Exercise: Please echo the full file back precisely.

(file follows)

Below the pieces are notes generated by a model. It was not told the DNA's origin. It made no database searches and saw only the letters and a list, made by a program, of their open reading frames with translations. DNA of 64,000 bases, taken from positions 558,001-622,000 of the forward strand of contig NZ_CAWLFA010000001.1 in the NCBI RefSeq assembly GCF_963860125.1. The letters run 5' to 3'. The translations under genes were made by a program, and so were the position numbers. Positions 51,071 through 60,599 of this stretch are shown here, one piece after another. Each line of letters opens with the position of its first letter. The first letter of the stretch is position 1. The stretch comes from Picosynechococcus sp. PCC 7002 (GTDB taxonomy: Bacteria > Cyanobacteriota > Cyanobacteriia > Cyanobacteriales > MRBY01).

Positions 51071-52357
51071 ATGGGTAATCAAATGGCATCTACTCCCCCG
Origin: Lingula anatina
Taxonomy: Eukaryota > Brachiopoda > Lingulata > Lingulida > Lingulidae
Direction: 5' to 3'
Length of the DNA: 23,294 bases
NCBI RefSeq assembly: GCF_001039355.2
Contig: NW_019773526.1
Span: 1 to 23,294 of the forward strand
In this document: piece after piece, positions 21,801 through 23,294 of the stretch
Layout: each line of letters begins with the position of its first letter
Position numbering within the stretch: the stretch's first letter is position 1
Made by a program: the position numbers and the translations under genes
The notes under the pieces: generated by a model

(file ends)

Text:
Below the pieces are notes generated by a model. It was not told the DNA's origin. It made no database searches and saw only the letters and a list, made by a program, of their open reading frames with translations. DNA of 64,000 bases, taken from positions 558,001-622,000 of the forward strand of contig NZ_CAWLFA010000001.1 in the NCBI RefSeq assembly GCF_963860125.1. The letters run 5' to 3'. The translations under genes were made by a program, and so were the position numbers. Positions 51,071 through 60,599 of this stretch are shown here, one piece after another. Each line of letters opens with the position of its first letter. The first letter of the stretch is position 1. The stretch comes from Picosynechococcus sp. PCC 7002 (GTDB taxonomy: Bacteria > Cyanobacteriota > Cyanobacteriia > Cyanobacteriales > MRBY01).

Positions 51071-52357
51071 ATGGGTAATCAAATGGCATCTACTCCCCCG
Origin: Lingula anatina
Taxonomy: Eukaryota > Brachiopoda > Lingulata > Lingulida > Lingulidae
Direction: 5' to 3'
Length of the DNA: 23,294 bases
NCBI RefSeq assembly: GCF_001039355.2
Contig: NW_019773526.1
Span: 1 to 23,294 of the forward strand
In this document: piece after piece, positions 21,801 through 23,294 of the stretch
Layout: each line of letters begins with the position of its first letter
Position numbering within the stretch: the stretch's first letter is position 1
Made by a program: the position numbers and the translations under genes
The notes under the pieces: generated by a model